The star of an upcoming Disney blockbuster has ignited a fight that few could have wanted.
Liu Yifei, the lead in Disney's upcoming "Mulan" live-action remake, used social media to take the side of Hong Kong police in the midst of pro-democracy protests that have sparked accusations of police brutality.
Unrest escalated after a June 9 march, with participants estimated over 1 million, in response to a proposed law that would have given mainland China more power over Hong Kong residents. Amnesty International and other groups have released statements condemning the official use of force: "In the footage Amnesty has verified, police officers appear out of control, placing peaceful protesters who posed no threat in danger of serious injury."
The Chinese American Liu (aka Crystal Liu) posted her support for the Hong Kong police on the Chinese site Weibo on Thursday. She began by sharing an image from the state-run People's Daily, repeating the now-viral words of Fu Guohao, a reporter for the Communist Party-run Global Times. In the viral video, Fu is accosted by antigovernment protesters: "I support the Hong Kong police. You can beat me up now."
Liu added another post, in which she ended all doubt of her position: "I also support the Hong Kong police," buttressed by emojis such as hearts and flexing arms.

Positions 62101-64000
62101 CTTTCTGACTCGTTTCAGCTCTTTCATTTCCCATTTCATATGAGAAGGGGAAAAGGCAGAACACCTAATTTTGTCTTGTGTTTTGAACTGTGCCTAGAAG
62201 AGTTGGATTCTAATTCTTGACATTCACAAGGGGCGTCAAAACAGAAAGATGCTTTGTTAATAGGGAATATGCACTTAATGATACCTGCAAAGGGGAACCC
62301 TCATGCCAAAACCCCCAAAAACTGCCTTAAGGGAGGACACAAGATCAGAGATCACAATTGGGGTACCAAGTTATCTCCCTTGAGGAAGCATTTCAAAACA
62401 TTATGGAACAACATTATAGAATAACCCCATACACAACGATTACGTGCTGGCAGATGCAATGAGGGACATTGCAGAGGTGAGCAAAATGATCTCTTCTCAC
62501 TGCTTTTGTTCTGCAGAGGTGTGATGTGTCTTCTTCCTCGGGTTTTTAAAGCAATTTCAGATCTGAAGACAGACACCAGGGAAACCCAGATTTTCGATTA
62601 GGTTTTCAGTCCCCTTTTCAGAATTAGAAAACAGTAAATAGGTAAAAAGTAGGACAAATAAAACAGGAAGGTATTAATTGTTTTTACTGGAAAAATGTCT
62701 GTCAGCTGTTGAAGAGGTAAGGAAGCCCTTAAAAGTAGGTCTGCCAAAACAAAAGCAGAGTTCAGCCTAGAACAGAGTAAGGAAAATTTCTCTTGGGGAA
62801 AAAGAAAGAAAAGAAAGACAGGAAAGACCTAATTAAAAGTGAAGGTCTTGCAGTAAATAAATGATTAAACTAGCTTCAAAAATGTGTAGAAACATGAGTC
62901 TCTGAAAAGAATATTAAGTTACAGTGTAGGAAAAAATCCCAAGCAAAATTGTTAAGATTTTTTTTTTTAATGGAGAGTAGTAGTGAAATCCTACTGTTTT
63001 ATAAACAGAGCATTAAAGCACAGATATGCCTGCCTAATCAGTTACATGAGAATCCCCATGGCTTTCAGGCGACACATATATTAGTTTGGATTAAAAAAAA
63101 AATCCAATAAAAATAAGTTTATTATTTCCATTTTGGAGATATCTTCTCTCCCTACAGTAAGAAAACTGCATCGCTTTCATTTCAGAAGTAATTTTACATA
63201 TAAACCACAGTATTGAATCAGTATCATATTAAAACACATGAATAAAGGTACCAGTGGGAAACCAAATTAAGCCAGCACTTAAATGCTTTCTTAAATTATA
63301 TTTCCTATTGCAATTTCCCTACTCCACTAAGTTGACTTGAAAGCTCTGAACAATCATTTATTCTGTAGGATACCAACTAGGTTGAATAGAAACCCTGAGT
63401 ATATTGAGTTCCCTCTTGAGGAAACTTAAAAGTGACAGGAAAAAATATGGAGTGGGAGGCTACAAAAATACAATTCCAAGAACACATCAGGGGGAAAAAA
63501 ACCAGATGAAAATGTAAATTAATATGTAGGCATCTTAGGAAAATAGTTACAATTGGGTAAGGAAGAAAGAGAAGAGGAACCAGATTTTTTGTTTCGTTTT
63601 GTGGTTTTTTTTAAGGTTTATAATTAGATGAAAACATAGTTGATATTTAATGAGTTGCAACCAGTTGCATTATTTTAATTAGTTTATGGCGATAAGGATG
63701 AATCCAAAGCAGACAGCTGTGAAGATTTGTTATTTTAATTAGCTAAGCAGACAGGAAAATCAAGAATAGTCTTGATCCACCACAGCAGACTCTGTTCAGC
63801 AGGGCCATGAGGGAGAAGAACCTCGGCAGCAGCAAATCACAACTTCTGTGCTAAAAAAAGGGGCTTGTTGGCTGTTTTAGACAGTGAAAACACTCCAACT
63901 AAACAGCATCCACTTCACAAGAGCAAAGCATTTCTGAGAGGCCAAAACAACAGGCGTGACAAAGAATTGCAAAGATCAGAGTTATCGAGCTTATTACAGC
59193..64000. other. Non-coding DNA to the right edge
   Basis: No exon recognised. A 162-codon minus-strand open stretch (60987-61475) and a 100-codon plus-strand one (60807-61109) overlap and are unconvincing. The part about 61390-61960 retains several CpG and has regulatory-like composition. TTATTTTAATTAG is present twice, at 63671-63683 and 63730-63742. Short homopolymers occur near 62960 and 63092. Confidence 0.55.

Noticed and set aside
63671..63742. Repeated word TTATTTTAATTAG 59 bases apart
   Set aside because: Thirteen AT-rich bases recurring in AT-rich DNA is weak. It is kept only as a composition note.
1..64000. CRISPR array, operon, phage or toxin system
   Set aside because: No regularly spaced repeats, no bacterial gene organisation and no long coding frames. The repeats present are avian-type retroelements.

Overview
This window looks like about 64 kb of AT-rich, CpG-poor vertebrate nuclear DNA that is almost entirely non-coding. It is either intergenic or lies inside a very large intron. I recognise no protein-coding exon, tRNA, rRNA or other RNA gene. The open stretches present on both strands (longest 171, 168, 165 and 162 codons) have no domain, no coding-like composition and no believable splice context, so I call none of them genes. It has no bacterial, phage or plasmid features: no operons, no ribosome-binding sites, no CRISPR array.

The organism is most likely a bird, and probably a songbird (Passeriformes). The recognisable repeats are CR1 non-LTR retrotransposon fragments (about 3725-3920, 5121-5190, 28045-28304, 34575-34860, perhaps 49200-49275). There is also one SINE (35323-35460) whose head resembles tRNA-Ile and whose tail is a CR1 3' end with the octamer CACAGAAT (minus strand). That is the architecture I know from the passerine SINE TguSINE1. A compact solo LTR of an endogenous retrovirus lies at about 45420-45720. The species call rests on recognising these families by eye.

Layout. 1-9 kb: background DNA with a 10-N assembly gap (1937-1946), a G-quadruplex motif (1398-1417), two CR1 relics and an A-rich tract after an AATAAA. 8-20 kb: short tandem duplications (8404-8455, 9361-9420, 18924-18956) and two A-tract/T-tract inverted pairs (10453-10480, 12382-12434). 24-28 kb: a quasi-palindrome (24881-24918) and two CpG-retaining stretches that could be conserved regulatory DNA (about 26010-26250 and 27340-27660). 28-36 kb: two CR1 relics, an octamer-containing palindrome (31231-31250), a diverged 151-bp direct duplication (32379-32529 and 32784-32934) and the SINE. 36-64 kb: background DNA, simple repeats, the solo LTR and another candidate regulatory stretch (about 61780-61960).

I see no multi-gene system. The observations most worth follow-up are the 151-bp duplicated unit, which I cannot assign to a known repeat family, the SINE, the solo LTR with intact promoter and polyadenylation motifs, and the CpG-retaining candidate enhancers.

By 2 p.m. Eastern Friday, there were more than 65,000 tweets hashtagged "#BoycottMulan."
For those embroiled in the actual struggle in Hong Kong, the stakes couldn't be higher, sometimes coming down to life and death. For those on the cinematic side, there's a lot on the table as well.
Disney's live-action remakes have been wildly successful, with four topping the $1-billion mark in grosses, despite mostly unenthusiastic reviews, and another, "The Jungle Book," just below $1 billion and earning widespread acclaim. "Mulan" is reported to have a budget in the $300-million range. It couldn't be a shareholder's dream to see #BoycottMulan and calls to recast its lead -- a Chinese superstar -- trending.
Recasting Liu seems unlikely; the film wrapped production in November 2018. That leaves Disney in a dicey situation, considering its courting of the Chinese market, where its films have grossed billions. Eight Disney movies have earned more than 1.18 billion yuan ($168 million) each, placing them among the country's top 50 all-time grossers. Their aggregate box-office total in China is in excess of $2 billion.
Disney's "Doctor Strange" screenwriter C. Robert Cargill, in defending the change of the Marvel character The Ancient One from a Tibetan man in the comics to a white woman in the film (played by Tilda Swinton), said on the Double Toasted podcast, "If you acknowledge that Tibet is a place, and that he is Tibetan, you risk alienating 1 billion people who think that that's bull and risk the Chinese government going, 'Hey, you know, one of the biggest film-watching countries in the world? We're not going to show your movie because you decided to get political....' "